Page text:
Publications by authors named "Peter Fekkes"

16 Publications

  • Page 1 of 1

Identification of TNO155, an Allosteric SHP2 Inhibitor for the Treatment of Cancer.

J Med Chem 2020 11 24;63(22):13578-13594. Epub 2020 Sep 24.

SHP2 is a nonreceptor protein tyrosine phosphatase encoded by the gene and is involved in cell growth and differentiation via the MAPK signaling pathway. SHP2 also plays an important role in the programed cell death pathway (PD-1/PD-L1). As an oncoprotein as well as a potential immunomodulator, controlling SHP2 activity is of high therapeutic interest. As part of our comprehensive program targeting SHP2, we identified multiple allosteric binding modes of inhibition and optimized numerous chemical scaffolds in parallel. In this drug annotation report, we detail the identification and optimization of the pyrazine class of allosteric SHP2 inhibitors. Structure and property based drug design enabled the identification of protein-ligand interactions, potent cellular inhibition, control of physicochemical, pharmaceutical and selectivity properties, and potent antitumor activity. These studies culminated in the discovery of TNO155, (3,4)-8-(6-amino-5-((2-amino-3-chloropyridin-4-yl)thio)pyrazin-2-yl)-3-methyl-2-oxa-8-azaspiro[4.5]decan-4-amine (), a highly potent, selective, orally efficacious, and first-in-class SHP2 inhibitor currently in clinical trials for cancer.
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http://dx.doi.org/10.1021/acs.jmedchem.0c01170DOI Listing
November 2020

The R882H DNMT3A hot spot mutation stabilizes the formation of large DNMT3A oligomers with low DNA methyltransferase activity.

J Biol Chem 2019 11 3;294(45):16966-16977. Epub 2019 Oct 3.

H3 Biomedicine Inc., Cambridge, Massachusetts 02139

DNMT3A (DNA methyltransferase 3A) is a DNA methyltransferase responsible for establishing CpG methylation patterns within the genome. DNMT3A activity is essential for normal development, and its dysfunction has been linked to developmental disorders and cancer. DNMT3A is frequently mutated in myeloid malignancies with the majority of mutations occurring at Arg-882, where R882H mutations are most frequent. The R882H mutation causes a reduction in DNA methyltransferase activity and hypomethylation at differentially-methylated regions within the genome, ultimately preventing hematopoietic stem cell differentiation and leading to leukemogenesis. Although the means by which the R882H DNMT3A mutation reduces enzymatic activity has been the subject of several studies, the precise mechanism by which this occurs has been elusive. Herein, we demonstrate that in the context of the full-length DNMT3A protein, the R882H mutation stabilizes the formation of large oligomeric DNMT3A species to reduce the overall DNA methyltransferase activity of the mutant protein as well as the WT-R882H complex in a dominant-negative manner. This shift in the DNMT3A oligomeric equilibrium and the resulting reduced enzymatic activity can be partially rescued in the presence of oligomer-disrupting DNMT3L, as well as DNMT3A point mutations along the oligomer-forming interface of the catalytic domain. In addition to modulating the oligomeric state of DNMT3A, the R882H mutation also leads to a DNA-binding defect, which may further reduce enzymatic activity. These findings provide a mechanistic explanation for the observed loss of DNMT3A activity associated with the R882H hot spot mutation in cancer.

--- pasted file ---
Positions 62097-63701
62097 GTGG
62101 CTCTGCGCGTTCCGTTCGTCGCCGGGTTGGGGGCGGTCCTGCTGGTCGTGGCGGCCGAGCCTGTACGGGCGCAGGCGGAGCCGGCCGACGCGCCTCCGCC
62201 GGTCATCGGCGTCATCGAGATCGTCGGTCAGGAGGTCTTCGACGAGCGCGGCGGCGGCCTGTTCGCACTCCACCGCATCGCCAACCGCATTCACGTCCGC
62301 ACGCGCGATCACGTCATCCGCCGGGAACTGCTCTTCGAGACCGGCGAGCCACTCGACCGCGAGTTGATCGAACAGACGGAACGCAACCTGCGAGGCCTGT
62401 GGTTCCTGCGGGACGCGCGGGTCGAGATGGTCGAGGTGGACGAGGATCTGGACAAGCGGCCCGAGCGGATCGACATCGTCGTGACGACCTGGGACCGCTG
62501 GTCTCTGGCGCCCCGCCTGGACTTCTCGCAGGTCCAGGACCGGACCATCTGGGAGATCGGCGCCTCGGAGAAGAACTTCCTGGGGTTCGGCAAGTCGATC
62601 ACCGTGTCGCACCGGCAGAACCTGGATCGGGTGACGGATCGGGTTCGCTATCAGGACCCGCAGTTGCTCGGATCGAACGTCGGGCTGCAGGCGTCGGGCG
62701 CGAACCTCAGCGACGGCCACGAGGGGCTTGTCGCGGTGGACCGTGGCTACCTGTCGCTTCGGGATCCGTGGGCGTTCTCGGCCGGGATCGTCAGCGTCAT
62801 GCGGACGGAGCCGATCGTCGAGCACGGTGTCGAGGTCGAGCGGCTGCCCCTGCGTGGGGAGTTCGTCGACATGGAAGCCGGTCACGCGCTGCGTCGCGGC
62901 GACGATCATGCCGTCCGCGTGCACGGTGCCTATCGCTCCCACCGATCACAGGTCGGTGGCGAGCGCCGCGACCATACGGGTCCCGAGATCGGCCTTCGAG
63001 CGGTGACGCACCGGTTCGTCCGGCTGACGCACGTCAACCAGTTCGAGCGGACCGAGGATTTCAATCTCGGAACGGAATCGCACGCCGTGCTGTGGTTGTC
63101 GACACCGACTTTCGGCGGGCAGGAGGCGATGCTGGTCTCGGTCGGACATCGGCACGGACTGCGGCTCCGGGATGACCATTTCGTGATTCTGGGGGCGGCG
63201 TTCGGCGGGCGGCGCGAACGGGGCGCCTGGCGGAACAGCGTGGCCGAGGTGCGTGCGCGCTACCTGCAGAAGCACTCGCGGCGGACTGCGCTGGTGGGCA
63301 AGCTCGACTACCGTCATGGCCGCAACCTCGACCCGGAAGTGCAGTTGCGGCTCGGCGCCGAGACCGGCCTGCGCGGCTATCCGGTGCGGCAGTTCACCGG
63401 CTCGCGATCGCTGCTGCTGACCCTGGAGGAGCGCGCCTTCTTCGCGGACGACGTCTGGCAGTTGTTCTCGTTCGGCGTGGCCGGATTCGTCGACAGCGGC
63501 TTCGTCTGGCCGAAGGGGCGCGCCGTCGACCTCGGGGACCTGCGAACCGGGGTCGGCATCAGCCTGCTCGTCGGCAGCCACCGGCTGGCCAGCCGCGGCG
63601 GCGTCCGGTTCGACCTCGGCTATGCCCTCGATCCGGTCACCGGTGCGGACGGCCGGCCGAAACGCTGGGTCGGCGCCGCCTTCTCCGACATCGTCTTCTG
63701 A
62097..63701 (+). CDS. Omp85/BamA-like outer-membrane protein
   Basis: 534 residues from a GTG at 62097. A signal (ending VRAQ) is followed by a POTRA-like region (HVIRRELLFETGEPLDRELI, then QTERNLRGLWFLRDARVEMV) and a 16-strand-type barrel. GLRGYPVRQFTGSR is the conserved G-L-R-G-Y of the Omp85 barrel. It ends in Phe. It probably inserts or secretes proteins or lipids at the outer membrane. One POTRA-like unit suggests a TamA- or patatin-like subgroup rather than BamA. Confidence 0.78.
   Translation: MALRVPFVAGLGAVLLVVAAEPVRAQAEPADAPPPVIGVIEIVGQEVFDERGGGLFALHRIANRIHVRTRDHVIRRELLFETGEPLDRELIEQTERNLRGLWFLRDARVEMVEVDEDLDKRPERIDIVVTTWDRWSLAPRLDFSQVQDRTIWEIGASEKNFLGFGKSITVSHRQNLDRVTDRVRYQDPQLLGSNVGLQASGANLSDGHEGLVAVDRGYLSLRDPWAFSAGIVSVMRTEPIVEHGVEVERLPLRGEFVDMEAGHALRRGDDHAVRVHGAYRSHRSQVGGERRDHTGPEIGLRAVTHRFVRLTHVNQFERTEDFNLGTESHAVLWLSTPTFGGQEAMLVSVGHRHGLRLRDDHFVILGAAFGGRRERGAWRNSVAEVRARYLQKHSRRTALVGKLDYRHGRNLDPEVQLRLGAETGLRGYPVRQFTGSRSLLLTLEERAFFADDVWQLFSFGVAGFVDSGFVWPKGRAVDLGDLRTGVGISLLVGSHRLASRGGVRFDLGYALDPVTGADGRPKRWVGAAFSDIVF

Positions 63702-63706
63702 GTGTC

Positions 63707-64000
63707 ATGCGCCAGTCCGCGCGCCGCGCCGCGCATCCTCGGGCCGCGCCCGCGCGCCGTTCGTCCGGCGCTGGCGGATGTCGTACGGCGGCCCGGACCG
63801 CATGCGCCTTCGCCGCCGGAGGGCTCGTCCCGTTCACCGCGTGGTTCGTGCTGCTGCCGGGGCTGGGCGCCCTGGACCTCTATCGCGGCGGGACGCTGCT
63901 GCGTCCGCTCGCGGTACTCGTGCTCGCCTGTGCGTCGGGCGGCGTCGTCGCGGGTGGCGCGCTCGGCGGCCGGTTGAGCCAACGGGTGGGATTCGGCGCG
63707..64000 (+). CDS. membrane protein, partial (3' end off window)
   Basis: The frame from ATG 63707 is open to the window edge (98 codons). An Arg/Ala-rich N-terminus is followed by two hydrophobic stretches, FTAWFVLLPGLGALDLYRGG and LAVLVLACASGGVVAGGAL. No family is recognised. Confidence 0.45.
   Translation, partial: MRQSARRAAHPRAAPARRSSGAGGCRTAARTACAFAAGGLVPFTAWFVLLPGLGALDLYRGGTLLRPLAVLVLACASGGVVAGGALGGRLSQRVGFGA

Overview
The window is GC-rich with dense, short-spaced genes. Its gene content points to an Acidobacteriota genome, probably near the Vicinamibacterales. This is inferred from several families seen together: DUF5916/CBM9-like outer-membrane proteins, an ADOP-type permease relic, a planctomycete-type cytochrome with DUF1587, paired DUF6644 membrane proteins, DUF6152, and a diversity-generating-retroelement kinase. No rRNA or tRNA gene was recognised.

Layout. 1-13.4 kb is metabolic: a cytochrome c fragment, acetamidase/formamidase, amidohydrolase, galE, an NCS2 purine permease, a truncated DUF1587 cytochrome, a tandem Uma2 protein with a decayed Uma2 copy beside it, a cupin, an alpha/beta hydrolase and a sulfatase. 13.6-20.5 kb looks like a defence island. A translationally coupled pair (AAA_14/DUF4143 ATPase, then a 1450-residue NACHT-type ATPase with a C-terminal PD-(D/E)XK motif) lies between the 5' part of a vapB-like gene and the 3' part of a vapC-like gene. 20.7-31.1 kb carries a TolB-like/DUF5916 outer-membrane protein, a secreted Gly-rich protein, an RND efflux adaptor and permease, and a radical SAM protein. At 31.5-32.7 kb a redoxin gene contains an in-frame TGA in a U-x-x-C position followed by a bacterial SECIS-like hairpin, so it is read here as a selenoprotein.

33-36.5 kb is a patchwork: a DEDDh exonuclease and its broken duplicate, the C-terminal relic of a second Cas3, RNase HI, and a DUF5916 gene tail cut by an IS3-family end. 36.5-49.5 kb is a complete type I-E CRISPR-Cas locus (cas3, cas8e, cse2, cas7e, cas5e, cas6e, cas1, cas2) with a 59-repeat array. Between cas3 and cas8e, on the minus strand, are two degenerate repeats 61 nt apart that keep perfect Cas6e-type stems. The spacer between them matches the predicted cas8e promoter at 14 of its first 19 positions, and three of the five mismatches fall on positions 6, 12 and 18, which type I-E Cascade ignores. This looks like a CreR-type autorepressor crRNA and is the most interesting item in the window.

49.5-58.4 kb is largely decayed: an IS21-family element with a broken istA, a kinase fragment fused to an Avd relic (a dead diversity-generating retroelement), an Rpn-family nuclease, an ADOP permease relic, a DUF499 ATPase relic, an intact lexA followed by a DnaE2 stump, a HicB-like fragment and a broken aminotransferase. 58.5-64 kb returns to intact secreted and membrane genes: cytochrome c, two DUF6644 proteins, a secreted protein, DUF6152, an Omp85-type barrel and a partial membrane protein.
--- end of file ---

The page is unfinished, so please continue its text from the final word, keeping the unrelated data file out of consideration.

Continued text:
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http://dx.doi.org/10.1074/jbc.RA119.010126DOI Listing
http://www.ncbi.nlm.nih.gov/pmc/articles/PMC6851320PMC
November 2019

Sensitivity to splicing modulation of BCL2 family genes defines cancer therapeutic strategies for splicing modulators.

Nat Commun 2019 01 11;10(1):137. Epub 2019 Jan 11.

H3 Biomedicine, Inc., 300 Technology Square, Cambridge, MA, 02139, USA.